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I started this blog as part of my journey of making the most out of whatever life threw at me. Thus, I name this blog Making LOL – Making Lemons Out of Lemonade. My hope is to inspire people to overcome adversity with grace and humor. When life throws you really difficult challenges, like losing someone you love, dealing with cancer/other chronic illnesses or (in my case) losing the life you have built for years , it can be difficult to understand why we have to go through such a painful experience. During these times, I hope you find the courage to keep your faith and find the strength to deal with the challenges with grace.
Today, I have a guest I would like to introduce to you.
Virgil Anderson was born and raised in Williamson, West Virginia. He is currently battling mesothelioma. It is a rare form of cancer caused by asbestos exposure over long period of time. In most cases, the exposure was due to unsafe workplace practices. About 3,000 people in the United States are diagnosed with this kind of cancer each year.
“Mesothelioma is considered an extremely rare condition. Its incidence is falling in the United States as a result of the ban on the use of asbestos that was instituted in the mid-1980s. It is extremely common in Australia and Europe, and its incidence is on the rise in many places in the world where asbestos continues to be used. Globally over 14,000 people are diagnosed with mesothelioma each year.”
Through his cancer story, Virgil is hoping to shed the dangers of asbestos exposure in the workplace for the younger generation entering the workforce.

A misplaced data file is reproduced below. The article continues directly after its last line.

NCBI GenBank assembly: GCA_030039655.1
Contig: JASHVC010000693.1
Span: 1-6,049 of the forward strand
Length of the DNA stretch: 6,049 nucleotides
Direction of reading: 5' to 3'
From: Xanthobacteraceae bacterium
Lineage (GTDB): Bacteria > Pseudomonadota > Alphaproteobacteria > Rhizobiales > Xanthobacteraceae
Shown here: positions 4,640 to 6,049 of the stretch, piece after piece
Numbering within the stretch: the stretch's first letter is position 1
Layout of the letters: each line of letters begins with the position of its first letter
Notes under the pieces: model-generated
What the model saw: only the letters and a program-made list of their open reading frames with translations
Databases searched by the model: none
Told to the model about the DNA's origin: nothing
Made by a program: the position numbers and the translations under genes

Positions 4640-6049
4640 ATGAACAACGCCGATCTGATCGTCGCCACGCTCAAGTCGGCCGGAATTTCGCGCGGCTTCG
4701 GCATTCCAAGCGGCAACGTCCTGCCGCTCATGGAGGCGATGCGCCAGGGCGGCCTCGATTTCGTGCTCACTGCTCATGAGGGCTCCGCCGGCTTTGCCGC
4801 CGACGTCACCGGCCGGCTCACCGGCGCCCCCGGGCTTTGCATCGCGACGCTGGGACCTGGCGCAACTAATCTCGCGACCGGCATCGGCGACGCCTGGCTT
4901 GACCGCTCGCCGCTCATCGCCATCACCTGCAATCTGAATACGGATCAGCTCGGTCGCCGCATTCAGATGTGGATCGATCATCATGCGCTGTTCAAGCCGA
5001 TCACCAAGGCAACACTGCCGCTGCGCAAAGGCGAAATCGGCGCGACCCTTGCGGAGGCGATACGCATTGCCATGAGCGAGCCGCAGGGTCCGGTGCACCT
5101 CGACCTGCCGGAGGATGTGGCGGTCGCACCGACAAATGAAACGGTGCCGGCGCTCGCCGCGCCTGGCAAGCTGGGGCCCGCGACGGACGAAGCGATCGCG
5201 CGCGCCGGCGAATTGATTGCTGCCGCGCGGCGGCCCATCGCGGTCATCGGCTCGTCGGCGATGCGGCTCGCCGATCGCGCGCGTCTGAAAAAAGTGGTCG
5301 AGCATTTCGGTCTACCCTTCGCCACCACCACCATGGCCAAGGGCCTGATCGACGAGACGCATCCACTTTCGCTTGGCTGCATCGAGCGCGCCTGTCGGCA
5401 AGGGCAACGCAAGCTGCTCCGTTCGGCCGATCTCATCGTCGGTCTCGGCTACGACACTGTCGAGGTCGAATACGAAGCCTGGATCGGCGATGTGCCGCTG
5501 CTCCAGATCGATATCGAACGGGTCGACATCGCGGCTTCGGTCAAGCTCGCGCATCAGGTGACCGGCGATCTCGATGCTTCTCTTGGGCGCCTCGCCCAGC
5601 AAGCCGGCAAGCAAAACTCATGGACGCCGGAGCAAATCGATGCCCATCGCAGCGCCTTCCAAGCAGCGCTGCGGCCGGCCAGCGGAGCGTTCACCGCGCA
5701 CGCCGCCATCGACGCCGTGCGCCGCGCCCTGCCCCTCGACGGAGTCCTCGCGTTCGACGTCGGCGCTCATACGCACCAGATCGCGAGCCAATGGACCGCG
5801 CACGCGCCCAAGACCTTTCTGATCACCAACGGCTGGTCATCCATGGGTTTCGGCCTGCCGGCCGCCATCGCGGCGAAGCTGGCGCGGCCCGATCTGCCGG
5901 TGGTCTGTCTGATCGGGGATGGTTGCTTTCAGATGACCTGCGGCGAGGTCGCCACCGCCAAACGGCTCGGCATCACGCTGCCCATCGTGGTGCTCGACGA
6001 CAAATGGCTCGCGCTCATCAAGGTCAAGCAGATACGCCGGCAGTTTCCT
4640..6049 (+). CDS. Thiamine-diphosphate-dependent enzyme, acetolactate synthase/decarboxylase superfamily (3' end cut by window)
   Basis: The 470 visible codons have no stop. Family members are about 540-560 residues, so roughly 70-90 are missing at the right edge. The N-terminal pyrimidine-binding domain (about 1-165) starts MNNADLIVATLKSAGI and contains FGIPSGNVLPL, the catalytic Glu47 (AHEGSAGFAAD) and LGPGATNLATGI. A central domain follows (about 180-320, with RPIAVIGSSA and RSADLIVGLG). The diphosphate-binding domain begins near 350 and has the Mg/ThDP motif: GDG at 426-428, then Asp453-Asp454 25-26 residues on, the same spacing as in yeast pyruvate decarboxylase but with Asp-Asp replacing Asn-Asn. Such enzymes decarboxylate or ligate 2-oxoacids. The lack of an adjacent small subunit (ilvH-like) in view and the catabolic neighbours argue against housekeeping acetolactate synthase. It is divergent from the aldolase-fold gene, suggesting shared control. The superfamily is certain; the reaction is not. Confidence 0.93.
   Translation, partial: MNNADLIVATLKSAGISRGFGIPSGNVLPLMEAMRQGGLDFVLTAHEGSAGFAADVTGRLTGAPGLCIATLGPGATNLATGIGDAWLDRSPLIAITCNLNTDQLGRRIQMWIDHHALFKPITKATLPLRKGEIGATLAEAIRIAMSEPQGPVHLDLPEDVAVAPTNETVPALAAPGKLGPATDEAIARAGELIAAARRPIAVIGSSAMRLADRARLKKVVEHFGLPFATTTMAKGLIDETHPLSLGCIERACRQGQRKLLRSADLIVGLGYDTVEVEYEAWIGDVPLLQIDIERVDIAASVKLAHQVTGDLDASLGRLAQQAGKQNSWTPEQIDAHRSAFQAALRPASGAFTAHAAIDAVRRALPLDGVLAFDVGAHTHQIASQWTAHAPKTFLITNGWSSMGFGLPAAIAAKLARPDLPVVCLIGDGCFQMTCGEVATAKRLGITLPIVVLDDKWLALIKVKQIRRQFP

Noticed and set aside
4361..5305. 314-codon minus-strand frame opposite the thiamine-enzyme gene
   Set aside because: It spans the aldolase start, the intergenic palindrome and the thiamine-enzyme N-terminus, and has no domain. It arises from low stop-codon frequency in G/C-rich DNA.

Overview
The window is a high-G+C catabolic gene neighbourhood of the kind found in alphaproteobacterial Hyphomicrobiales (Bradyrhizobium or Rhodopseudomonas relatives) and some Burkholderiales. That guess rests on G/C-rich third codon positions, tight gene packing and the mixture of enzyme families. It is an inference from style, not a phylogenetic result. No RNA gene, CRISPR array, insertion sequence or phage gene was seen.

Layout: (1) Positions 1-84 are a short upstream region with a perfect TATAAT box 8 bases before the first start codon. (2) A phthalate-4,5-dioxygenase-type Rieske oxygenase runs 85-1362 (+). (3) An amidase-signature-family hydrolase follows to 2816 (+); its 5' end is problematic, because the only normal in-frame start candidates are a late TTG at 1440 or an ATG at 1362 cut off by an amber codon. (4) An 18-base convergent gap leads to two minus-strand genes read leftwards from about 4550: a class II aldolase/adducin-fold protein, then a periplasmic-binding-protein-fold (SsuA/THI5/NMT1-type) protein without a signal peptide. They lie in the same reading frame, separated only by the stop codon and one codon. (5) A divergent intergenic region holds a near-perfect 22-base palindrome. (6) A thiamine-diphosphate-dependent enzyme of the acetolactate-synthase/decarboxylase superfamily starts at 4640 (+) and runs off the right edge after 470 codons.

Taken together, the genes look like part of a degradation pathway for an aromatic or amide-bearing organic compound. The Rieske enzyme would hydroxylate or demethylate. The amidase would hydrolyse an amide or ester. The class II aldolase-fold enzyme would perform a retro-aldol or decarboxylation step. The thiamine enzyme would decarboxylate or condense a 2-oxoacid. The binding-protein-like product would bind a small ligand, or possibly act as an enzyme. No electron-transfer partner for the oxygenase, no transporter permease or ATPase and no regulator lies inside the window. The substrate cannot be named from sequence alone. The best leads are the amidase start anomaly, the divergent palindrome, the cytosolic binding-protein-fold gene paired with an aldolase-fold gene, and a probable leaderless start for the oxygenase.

Here’s his story in his own words.
My name is Virgil Anderson. My experience with mesothelioma has been a difficult one. I was exposed to asbestos through the work I did as a young man. Now, I am paying the price by being diagnosed with this rare cancer. It causes uncomfortable, painful symptoms and it limits my ability to get around.
And yet, I have managed to maintain hope and a positive perspective as I am fighting this disease.
My Story – Asbestos in the Workplace
My story begins with my upbringing in West Virginia. We all worked hard in my family, and we had to in order to make ends meet. As soon as I was old enough for a real, paying job, I got into demolition. I did this as a teenager when I was young, strong and able to do this tough, physical work.
As I helped tearing down old buildings, I remember about being constantly surrounded by dust. Only later did I realize that there were asbestos fibers in the dust. I was inadequately protected from it.
Later on in life, I got more skilled work. I l took up work as an auto mechanic, which was much more interesting and better paying. Throughout my career in this industry, I also did work that caused me to be exposed to asbestos.
I tore out hood liners, which had been made with asbestos to protect against the heat of the engine. I also removed and replaced brakes and clutches on a regular basis. Opening up those parts, the dust would fly, and again it was asbestos.